Make-up Trends by Alexandre Deslauriers

December 9, 2020

Alexandre Deslauriers

A curiosity that constantly crosses new horizons is what best describes Alexandre. When he was only 13 years old, he plunged headfirst into photography and the art of makeup and hairdressing. His three passions would later lead him to open his own photo studio. Because he can never have enough strings to his bow, Alexandre also played the role of beauty columnist, both in magazines and on TV. Now dividing his time between Montreal and Toronto, he dedicates 100% of his efforts to makeup and hairstyling. 

His quasi-surgical precision – acquired, among other things, through his experience as a photographer – has allowed him to work with Garnier, MAC, Make Up For Ever, Burt’s Bees, Nike, Vogue Italia, India and Elle Canada. Since 2015, he has been sprinkling his magic on the faces of models at Fashion Weeks from New York to Milan, where Gucci has called upon his talent.

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The lightness, freedom and optimism of makeup that we saw last season has gradually been replaced by a beauty trend that projects more attitude. This attitude redefines our view of what the terms feminine, sexy, soft, luxurious, strong and glamorous really mean in makeup. Rather than being aspirations, all these attitudes now stem from our personal confidence and reflect a developing sense of self-confidence.

It’s a gender-neutral attitude. Beyond androgyny, makeup this season seems to be about fluidity – makeup that doesn’t force or manipulate the face to be more masculine or feminine, but really makes it stronger and more beautiful in itself. The makeup seen in the Autumn/Winter 2020 shows of the four major Fashion Weeks in New York, London, Milan and Paris are all marked by precision in the layout of the makeup and embellishment in the result. It’s a season where detail dominates.

photo credit: Erdem

Ornamentation

The celebration of the eyes through controlled ornamentation: these jewel-like details are designed in a very complementary way so that they do not overwhelm the face but rather enhance it. There’s a sophistication and intelligence in these looks that take them away from the festival field and bring them closer to couture. It’s a makeup that simultaneously reminds us that progressive ideas and creativity know

no bounds.

photo credit: Rog & Bone

A Strong Look

While last season we sought to widen and lengthen the gaze, the new black eye vision is a distinctly straight chisel contained on the outer half of the eye. Its shape draws all our attention to the eyes rather than averting it by widening the face. This confirms that the slightest change in density, direction, texture or technique on a line can completely change its personality.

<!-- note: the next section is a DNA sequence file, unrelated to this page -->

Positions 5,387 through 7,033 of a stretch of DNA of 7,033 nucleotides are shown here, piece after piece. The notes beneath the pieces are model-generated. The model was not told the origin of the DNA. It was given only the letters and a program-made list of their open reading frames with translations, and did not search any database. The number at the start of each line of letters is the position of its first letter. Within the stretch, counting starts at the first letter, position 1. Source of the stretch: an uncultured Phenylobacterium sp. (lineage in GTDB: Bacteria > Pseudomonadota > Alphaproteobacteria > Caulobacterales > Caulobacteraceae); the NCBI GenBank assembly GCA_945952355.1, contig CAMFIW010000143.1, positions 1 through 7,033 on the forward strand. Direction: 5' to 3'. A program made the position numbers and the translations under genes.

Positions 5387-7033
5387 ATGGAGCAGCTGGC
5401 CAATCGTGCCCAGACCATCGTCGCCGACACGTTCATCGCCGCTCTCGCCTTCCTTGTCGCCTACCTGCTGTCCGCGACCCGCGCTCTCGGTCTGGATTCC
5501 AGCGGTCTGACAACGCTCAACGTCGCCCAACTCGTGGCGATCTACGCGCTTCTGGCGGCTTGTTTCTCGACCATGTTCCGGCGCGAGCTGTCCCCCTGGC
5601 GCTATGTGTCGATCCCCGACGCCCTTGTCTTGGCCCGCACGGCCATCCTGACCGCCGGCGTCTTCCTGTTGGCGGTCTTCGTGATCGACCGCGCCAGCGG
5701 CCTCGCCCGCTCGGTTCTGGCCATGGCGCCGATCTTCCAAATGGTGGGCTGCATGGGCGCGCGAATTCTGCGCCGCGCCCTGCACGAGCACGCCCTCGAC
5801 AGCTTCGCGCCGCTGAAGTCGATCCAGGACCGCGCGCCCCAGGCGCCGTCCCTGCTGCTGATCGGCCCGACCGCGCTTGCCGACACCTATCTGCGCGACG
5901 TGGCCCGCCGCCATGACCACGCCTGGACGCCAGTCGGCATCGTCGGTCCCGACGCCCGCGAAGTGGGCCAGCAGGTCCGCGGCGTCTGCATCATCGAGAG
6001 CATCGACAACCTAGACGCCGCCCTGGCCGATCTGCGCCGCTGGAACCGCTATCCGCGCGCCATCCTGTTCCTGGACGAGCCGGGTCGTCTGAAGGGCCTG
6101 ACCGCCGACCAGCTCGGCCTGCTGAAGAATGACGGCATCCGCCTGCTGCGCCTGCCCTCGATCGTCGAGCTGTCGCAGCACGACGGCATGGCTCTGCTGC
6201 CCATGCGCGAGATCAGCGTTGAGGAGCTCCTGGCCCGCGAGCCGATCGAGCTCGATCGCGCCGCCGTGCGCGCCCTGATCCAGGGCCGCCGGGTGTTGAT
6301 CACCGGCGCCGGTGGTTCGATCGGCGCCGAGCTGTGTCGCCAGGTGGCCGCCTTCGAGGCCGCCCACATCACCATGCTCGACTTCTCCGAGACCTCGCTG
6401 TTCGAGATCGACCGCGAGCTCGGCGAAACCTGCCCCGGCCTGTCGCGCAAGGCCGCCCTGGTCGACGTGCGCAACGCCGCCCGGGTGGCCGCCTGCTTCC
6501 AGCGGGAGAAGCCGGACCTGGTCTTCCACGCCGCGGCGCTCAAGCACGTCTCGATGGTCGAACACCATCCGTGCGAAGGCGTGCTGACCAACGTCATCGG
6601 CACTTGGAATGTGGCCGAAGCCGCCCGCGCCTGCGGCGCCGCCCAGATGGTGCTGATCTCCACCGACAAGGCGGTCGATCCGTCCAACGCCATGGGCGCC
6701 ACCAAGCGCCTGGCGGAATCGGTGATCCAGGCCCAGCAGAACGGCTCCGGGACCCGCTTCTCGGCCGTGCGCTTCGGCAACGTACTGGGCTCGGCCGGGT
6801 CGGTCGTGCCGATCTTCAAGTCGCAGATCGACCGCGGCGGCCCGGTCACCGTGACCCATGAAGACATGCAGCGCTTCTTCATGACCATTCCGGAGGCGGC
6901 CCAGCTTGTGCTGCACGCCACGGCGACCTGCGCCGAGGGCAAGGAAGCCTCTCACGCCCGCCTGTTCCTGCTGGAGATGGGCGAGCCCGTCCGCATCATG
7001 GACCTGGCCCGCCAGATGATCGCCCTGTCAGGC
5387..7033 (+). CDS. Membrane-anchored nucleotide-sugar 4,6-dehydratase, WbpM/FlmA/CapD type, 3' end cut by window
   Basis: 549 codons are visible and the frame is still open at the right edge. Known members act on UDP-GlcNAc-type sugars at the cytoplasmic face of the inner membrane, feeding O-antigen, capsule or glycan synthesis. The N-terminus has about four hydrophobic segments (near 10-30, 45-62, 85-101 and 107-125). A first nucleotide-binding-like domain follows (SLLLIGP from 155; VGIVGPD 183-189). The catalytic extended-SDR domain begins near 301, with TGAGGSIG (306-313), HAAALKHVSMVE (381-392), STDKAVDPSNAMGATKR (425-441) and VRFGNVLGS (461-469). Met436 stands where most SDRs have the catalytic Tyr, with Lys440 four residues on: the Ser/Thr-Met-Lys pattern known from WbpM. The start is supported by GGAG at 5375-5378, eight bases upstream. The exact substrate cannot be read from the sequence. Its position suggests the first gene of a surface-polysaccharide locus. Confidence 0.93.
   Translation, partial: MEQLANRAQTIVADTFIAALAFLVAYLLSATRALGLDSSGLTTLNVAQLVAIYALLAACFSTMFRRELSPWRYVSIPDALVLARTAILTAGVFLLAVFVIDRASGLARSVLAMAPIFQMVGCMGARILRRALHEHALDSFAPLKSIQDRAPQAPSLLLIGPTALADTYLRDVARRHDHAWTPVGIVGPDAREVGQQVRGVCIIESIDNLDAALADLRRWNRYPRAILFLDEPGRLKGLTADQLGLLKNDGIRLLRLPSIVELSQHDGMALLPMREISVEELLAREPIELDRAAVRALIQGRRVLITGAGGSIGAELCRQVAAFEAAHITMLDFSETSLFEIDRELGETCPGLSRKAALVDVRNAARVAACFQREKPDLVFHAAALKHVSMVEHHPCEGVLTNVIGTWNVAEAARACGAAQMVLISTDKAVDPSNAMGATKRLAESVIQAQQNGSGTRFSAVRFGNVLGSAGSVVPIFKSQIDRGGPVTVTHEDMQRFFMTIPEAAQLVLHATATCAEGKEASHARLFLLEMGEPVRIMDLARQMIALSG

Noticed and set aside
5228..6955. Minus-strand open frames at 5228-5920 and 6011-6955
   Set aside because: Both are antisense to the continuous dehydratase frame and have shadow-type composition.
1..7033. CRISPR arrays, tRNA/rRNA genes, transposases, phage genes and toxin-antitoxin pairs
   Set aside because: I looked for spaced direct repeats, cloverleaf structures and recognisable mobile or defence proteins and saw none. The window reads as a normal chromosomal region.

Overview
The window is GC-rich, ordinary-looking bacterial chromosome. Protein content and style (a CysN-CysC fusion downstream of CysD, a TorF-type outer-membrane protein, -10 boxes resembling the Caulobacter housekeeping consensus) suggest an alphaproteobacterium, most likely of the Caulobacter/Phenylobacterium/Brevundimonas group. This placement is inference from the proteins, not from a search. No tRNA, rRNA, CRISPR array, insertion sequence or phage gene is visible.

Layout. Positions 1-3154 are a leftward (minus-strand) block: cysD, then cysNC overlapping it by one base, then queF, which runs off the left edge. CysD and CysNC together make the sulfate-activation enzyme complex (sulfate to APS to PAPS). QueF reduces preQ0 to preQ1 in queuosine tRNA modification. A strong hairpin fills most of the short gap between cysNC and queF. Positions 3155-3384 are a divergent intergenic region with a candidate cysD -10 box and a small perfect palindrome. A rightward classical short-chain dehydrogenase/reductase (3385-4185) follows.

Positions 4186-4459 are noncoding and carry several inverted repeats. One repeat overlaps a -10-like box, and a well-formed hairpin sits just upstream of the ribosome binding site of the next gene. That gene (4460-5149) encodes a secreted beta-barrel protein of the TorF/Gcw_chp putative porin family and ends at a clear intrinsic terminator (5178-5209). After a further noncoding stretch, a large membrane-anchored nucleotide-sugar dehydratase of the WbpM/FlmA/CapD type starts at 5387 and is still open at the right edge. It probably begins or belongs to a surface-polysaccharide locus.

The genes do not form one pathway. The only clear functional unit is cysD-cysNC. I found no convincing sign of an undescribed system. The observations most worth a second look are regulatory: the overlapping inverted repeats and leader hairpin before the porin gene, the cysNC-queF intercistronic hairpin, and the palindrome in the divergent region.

The Monochrome Look

The earth tones: taupe, clay, slate, rust, mustard, terracotta and concrete, are shades that adapt to each skin tone, revealing the intrinsic beauty of those who wear them. Their precise layout and finish give the impression of blending into the skin, as if they were an integral part of the face. Taking colors with an almost dirty look and succeeding in giving a chic finish is an art. The choice of the application and its positioning are crucial to give a contemporary look rather than a return to the 90s. Monochromatic shadows are thus worn as a halo around the eyes. Also, a terracotta shade applied to the cheeks gives a natural sensitivity and

elegance to the look.

photo credit: Missoni

photo credit: Oscar de la Renta

The Antique Modern Lip

Matte lipsticks in shades of rust, oxblood and brick, applied softly on both ends make lips look more chic and accessible, it is easier to identify with. This season, there’s a side more utilitarian and intellectual rather than iconic or glamorous to a bluer red.

Luscious Skin

Luminosity is the ultimate beautification tool: the art of bringing light to the face is a quest that artists continually explore in different blends of brilliance, glow, satin, iridescence or opalescence. This season, it is the effect of an incredible hydration which amplifies the complexion. It’s that fine, creamy glow that gives the appearance of refined skin. No disco shine or hyperdimensional shine here.

For the rest of the face the details are purified, the eyebrows are brushed without being extremely worked. We correct the skin very slightly by avoiding covering the whole face. Only the hot spots are powdered, leaving the rest free. This judicious juxtaposition of matte and gloss is part of a quest for perfection that respects the natural beauty of a face.

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